[ d e e p P u r . p l e ) The Highway Star

Deep Purple, Birmingham 16th October

Well I finally got to see the band live last night in Birmingham, and they were fantastic. I felt that the crowd took a while to warm up but the band played well despite it.

The opening act, Orphic Soop, were surprisingly good - they had a keyboard player who had obviously learned a trick or two from Jon Lord, though he was quite low in the mix and didn't take any solos. Vocals were strong. Drums were loud; bass wasn't. The guitarist was remarkable only in his ability to adopt impossibly low postures while playing, quite often being close to curled up on a ball. All in all though a good opening act. They closed saying, "Thanks to Deep Purple for letting us share a stage with them. Goodnight. Enjoy the Fireball...".

During the interval we were played some of Brian May's Back to the Light, AC/DC's Back in Black and Santana III. And some stuff I didn't recognise. And then...

The Setlist

Ted the Mechanic
Strange Kind Of Woman
 This is a song that's been new twice. First on Abandon, and then later on In Rock. It's about the management.
 That was the French version. It's called Bloodsuckeur. This one's about Marmots and furry animals.
Pictures of Home
 This is something I'm aspiring to. Roger makes some of stage comment. That was a joke? Nearly a joke. This one's called Almost Human
Almost Human
 This one's interesting. We all know about Tokyo. It's just there. We not so sure about the woman...
Woman From Tokyo
 If your beside yourself you have to be careful. Don't get too far away because you leave a insurmountable chasm. And if you do that there's only one thing to do. Get some warm water, some soap and just sit there Washing the Sky. Oh... wait - I think that was meant to say Watching The Sky.
Washing the Sky
 This one's for anyone who works hard. It's about how you get those people who fall on you and they don't hurt themselves, they just hurt you.
Fingers to the Bone
 Sort of like a working man's eulogy. The sort of thing you see on plaques in the center of cities. Course it depends on the city. If you're on the right city at the right time what's the last thing...
Any Fule Kno That
Steve Morse Solo Including Fanfare For the Common Man and ending in Cascades solo
Smoke on the Water
Jon Lord Solo
 This one's from the middle ages.
Perfect Strangers
 This one I used to sing as a lullaby. Laughter off mic. OK, well it's an Irish, French, Chinese sort of lullaby... my daughter's older now so I guess it's more of a wake up call.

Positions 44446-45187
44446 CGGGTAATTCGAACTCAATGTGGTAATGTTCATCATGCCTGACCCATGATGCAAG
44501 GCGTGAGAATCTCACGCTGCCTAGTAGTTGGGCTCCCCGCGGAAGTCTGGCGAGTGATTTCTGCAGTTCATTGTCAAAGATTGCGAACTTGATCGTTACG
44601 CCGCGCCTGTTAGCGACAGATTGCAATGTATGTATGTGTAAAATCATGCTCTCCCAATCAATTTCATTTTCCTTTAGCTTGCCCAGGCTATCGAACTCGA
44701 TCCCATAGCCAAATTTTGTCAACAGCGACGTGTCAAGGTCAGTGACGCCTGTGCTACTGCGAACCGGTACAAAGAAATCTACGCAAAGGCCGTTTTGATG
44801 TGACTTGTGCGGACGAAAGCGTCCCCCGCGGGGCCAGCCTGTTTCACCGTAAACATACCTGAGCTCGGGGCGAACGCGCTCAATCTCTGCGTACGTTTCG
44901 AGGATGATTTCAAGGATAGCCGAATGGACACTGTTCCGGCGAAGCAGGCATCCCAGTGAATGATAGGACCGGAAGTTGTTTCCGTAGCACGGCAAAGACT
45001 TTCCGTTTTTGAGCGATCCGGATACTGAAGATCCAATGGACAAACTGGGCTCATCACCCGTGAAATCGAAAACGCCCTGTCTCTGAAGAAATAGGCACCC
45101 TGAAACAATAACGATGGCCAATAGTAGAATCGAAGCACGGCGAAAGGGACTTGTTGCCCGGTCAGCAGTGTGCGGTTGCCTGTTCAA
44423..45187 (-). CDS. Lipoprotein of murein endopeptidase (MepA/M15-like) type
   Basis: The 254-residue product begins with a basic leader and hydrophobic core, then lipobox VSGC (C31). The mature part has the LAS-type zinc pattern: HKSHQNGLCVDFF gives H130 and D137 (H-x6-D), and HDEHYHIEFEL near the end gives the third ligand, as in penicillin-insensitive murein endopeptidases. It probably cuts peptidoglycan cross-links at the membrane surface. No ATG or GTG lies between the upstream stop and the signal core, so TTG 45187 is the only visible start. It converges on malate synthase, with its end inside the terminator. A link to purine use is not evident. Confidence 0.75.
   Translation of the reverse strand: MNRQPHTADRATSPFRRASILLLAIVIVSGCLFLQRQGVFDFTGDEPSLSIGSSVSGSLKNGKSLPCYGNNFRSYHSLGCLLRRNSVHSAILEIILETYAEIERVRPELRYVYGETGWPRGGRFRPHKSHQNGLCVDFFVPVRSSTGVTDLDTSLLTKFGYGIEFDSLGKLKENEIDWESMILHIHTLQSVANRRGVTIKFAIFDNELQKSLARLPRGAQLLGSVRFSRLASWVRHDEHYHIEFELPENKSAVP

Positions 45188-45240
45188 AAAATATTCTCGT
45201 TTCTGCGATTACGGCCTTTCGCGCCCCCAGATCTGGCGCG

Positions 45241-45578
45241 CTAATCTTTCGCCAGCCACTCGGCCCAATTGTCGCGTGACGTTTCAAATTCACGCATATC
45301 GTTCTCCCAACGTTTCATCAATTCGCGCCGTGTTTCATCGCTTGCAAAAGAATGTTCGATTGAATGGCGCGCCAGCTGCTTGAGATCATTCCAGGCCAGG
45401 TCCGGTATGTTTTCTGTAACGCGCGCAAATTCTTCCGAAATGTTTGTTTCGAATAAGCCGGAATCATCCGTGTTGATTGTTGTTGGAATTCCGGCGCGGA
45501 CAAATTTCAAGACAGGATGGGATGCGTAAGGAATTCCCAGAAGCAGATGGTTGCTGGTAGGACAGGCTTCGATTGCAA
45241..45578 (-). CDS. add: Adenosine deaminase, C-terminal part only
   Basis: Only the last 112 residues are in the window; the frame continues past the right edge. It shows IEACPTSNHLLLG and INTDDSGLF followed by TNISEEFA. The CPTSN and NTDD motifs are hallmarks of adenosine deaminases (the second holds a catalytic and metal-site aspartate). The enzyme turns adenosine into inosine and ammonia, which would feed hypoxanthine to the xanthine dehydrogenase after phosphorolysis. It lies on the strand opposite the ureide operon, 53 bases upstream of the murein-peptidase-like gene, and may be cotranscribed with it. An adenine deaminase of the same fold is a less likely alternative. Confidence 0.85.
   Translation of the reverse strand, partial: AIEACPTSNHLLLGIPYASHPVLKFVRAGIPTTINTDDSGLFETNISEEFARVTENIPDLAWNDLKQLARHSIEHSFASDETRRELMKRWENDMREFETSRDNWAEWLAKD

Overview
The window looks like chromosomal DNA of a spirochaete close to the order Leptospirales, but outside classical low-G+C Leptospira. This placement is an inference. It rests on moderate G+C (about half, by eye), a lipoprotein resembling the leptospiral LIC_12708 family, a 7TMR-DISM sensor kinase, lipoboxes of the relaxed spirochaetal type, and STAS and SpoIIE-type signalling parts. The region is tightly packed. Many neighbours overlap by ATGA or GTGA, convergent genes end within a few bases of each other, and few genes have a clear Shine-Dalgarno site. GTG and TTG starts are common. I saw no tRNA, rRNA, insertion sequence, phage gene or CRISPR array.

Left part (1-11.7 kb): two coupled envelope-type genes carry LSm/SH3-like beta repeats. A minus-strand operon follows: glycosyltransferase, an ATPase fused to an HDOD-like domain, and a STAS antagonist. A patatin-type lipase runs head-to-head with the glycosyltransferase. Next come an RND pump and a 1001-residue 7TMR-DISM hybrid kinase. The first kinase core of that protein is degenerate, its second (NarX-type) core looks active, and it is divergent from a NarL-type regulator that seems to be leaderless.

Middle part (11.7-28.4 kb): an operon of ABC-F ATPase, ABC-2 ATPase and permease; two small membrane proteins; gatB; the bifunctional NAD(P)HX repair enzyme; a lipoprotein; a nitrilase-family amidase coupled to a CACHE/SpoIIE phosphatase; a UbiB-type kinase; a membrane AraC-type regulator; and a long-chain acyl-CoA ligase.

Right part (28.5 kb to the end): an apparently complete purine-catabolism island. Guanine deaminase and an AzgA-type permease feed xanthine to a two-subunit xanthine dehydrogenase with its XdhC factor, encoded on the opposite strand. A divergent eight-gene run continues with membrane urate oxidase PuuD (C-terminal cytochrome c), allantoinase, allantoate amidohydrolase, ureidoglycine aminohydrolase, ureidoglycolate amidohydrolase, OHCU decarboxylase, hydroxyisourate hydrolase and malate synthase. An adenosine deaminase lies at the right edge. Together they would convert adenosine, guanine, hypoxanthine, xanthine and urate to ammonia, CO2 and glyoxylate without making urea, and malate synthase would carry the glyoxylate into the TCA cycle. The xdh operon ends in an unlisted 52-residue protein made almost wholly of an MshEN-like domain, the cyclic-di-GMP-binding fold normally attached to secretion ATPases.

Speed King


Seventh Heaven
Highway Star

The real high points for me were Steve's Solo and Speed King. The rest was all good but they were two pieces with real life and in Speed King there was some brilliant dueling between Steve and Jon and between Steve and Ian Gillan. Jon is incredible when he mimics a line by Steve and a great showman. With Gillan it was Steve doing the mimicing. At one point he was poking at Gillan to change the sound of his voice. Can't really describe it but they were having a lot of fun.

The new stuff was good though FTTB could have done with Steve leaving the heavy work to Jon and doing the accoustic bit on a softer sound. The piano solo was perfect though. Bludsucker featured some staggering Gillan screams - how can he do that night after night?.

Other than the awesome Speed King, Pictures of Home was the best of the old numbers, but they all came off pretty well with Steve, though Highway Star and SOTW were very squeaky.

The Band

First of all, anyone who hates Steve Morse squeaking was in for a bad night. Anyone who likes it or can overlook it was in for a real treat - the guy is brilliant.

It's hard to say whether Ian Gillan was on form or not having never seen him live before. He was certainly way better than on the CHOHW video, and I thought he was fantastic. Some of the screaming was brilliant and even though he seemed to be troubled by a cough he always timed it to be between two lines - a true pro ;)

Jon Lord was, of course, excellent - if a little overshadowed by Steve. There was some really good lead work in Almost Human and very nice piano in the middle of Fingers to the Bone.

Roger Glover was in fine form too, and actually took a longer solo at one point in addition to his moment in Pictures of Home.

Ian Paice sounded good. I couldn't tell anything else because he was hidden behind a pile of speakers from where I was seated. The drums thundered throughout the evening and the first snare beat of FTTB after the piano solo was an almighty crack which unfortunately wasn't repeated. Fantastic though. And a good, if short, drum solo.

The band in general looked like they were having a great time. Steve kept getting excited and leaping on to Jon's platform and was generally a real live wire throughout the evening, shaking hands with both Jon and Ian during their duels and really showing why Deep Purple are so glad to have him on board.

All in all an excellent gig. I'd have like to have got my copy of Purpendicular autographed (Abandon is too black to have autographs) but couldn't work out where the band were likely to be. Now I just wish I was going to be in Manchester tonight...

Ben Bell

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